Sunderbans 'tiger widows' seek damages
If a fisherman in the Sunderbans is killed by a tiger, the family not only has to deal with his death but faces intense harassment from the authorities, in case he was fishing in unlawful territory.
In the Sunderbans, fishermen are often forced to do so.
“But when a death occurs, government officials, instead of helping us, want to lodge a case against us,” said Gita Mirdha from Lahiripur in Gosaba, who had lost her husband in a tiger attack.
She was one of the 20 women from various places in the Sunderbans who were in the city on Thursday at Press Club, when the NGO ActionAid launched a small study on single women from economically backward sections in Bengal. The “tiger widows”, as they are labelled, spoke about the severe hardships they and their families were subjected to and the utter neglect they received from the authorities.
“The family of a man who dies from a poisoned drink is compensated by lakhs. But the family of a man who had risked his life to work for his family is harassed,” Gita said at the event, which was also organised by Disha, a non-profit organisation.
Any talk of compensation will not be tolerated because the dead fisherman could be in unlawful territory.
The women spoke forcefully about their loss of dignity, when they were interacting with officials. “Ora galigalaj kore (They abuse us verbally),” said Mirdha.
Kaushalya Mandal, from Dayapur in Gosaba, who lost her husband to a tiger attack as well, also spoke about the loss of dignity and the harassment that follows such a death.
Accompanying the women was Milan Das of Dakhin Banga Matsyajibi Forum (South Bengal Fishermen’s Forum). He said the number of tiger attacks was on the rise in the Sunderbans, and those dependent on forest resources for their livelihood, such as fishermen and honey-collectors, were more vulnerable than ever.
Though no official record is available, researchers working on tiger attacks feel there have been about 3,000 such deaths since the 1980s. The number has risen steadily in the last few years.
The declining number of fish and the market demand push fishermen deeper into the forested parts.
“It is a fact that the fish catch has been gradually declining over the last few years, forcing the fishermen into waters close to forest areas, particularly within narrow creeks adjacent to wild islands, thus increasing their risk to tiger attacks,” said Das.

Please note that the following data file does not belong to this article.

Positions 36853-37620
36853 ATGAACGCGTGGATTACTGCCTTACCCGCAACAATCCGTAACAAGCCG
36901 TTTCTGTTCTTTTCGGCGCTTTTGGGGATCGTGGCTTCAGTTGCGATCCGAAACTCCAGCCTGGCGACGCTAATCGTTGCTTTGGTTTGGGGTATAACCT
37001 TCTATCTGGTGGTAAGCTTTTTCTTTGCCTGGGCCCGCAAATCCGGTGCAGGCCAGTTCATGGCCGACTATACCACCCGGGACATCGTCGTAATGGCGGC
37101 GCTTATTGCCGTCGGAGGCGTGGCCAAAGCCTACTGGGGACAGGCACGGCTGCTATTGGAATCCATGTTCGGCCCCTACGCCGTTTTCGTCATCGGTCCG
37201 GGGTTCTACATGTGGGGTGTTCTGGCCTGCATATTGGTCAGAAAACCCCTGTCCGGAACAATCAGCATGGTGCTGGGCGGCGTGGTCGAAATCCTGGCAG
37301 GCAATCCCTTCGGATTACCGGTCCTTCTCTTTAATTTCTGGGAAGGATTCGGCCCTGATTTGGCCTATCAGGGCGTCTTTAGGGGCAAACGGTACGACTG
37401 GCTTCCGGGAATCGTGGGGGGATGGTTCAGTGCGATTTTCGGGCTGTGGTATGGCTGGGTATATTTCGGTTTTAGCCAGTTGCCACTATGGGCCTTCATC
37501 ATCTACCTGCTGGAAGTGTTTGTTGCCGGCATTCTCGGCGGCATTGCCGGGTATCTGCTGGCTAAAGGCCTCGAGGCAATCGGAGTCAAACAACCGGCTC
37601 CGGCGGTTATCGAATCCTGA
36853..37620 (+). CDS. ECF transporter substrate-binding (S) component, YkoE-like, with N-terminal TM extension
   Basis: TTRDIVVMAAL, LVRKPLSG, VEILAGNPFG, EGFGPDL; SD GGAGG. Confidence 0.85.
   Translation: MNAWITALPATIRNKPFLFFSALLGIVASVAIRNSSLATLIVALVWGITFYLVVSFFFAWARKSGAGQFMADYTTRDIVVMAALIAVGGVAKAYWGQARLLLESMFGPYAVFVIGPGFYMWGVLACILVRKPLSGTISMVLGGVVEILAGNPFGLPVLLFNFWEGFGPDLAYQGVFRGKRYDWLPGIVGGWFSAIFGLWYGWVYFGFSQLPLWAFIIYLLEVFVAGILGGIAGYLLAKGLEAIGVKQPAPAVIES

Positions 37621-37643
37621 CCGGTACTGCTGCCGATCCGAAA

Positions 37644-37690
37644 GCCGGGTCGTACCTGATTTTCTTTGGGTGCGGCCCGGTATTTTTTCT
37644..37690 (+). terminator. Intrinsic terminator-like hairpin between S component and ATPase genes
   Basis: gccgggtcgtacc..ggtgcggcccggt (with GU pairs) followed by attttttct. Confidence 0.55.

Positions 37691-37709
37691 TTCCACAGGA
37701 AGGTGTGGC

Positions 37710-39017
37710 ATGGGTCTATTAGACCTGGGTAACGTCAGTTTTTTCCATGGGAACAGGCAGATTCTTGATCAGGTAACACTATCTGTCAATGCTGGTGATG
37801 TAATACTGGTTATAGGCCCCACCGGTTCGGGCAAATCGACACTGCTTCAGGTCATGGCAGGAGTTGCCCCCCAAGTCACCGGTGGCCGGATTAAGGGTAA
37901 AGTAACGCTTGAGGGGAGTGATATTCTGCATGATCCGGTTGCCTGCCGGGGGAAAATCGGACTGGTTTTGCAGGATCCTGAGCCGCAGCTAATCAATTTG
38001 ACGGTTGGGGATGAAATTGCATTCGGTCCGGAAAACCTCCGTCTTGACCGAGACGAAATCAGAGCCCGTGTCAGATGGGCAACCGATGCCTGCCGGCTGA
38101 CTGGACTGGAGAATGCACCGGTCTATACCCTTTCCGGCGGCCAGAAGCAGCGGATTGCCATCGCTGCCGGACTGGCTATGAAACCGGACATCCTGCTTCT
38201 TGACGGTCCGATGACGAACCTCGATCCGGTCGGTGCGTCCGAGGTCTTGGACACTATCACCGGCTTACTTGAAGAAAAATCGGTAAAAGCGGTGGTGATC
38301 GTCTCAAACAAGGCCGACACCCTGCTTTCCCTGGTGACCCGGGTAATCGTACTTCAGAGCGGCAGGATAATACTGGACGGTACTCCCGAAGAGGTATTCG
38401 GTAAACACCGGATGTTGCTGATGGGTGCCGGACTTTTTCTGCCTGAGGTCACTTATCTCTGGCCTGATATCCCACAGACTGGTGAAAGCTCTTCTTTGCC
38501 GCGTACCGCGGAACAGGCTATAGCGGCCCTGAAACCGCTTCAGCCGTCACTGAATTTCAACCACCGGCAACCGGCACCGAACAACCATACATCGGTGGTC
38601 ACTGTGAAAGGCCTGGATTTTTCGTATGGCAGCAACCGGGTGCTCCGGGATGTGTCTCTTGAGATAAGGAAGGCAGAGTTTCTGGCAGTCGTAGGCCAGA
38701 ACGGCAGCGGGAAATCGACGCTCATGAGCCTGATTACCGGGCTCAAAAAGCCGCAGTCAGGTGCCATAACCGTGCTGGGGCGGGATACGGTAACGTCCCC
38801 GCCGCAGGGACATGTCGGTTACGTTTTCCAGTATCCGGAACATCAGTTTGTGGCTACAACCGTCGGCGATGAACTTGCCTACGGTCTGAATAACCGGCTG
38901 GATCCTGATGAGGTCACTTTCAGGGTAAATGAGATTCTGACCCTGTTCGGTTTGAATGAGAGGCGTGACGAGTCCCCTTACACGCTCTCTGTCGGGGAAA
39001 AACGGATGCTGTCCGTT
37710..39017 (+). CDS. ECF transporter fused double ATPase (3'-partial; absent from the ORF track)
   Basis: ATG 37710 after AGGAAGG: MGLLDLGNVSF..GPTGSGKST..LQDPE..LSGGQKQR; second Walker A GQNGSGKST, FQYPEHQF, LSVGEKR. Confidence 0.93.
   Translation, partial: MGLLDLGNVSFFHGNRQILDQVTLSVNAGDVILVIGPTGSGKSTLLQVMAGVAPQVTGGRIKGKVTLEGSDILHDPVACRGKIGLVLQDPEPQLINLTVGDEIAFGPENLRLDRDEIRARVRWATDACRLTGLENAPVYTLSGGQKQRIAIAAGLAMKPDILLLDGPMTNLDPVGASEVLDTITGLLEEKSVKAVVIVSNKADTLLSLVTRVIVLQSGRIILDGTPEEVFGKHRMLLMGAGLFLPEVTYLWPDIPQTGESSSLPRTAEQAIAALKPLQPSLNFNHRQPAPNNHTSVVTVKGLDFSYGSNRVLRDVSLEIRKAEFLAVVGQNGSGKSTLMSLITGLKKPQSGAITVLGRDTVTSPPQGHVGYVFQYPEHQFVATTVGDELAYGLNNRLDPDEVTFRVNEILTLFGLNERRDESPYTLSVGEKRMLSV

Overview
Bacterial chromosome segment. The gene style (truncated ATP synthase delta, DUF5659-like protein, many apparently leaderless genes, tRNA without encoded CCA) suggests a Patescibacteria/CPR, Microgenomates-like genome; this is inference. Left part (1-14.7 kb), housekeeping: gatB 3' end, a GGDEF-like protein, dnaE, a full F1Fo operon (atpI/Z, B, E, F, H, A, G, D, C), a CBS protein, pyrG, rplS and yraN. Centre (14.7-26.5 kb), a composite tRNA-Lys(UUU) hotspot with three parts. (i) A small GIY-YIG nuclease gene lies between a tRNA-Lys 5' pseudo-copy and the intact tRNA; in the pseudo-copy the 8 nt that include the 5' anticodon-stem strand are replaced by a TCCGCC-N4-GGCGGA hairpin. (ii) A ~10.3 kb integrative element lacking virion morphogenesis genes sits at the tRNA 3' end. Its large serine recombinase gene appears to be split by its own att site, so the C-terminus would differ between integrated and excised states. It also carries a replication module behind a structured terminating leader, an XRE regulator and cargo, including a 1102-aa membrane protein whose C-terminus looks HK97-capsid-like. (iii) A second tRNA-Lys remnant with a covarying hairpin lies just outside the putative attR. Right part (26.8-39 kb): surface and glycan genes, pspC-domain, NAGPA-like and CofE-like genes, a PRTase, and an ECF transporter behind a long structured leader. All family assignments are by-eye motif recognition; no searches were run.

Several deaths have occurred of late near the Gosaba block, adjacent to the tiger territory.
While the animals are protected under the Wildlife Protection Act, the Sunderban area does not come under the Forests Rights Act, which would allow them access to forest resources, pointed out environmental activist Naba Dutta. This conflict of law forces men into prohibited territory. Both man and animals need protection; but can one be at the expense of another?
The women who have lost their husbands said they wanted to form an organisation to make their demands heard. “We do not want any ‘core/buffer’ differentiation (lawful/unlawful territory for fishing). And we want Rs 3,000 to Rs 4,000 from the government to help us,” said Mirdha. “If required we will go on a hunger strike.”
Climate change impact and market demand have been combining to push up man-tiger conflict in the Sunderbans.
Climate scientist and Sunderbans expert Sugata Hazra linked the decline in fish to climate change. “Due to impact of climate change, particularly sea surface temperature rise, the salinity of the Sunderbans water is steadily increasing. This further enhanced because of recession of fresh water flow from upstream. Fish are generally sensitive to such micro-environmental change,” said Hazra, who teaches at the oceanographic department of Jadavpur University.
“The surge in crab demand in the Sunderbans is also responsible,” added Hazra. Crab catchers often go very close to the forest, in the adjacent mud flat or low level water, to catch crabs.
Das agreed that crab demand is on the rise.”This year one quintal crab was sold even at Rs 1 lakh.”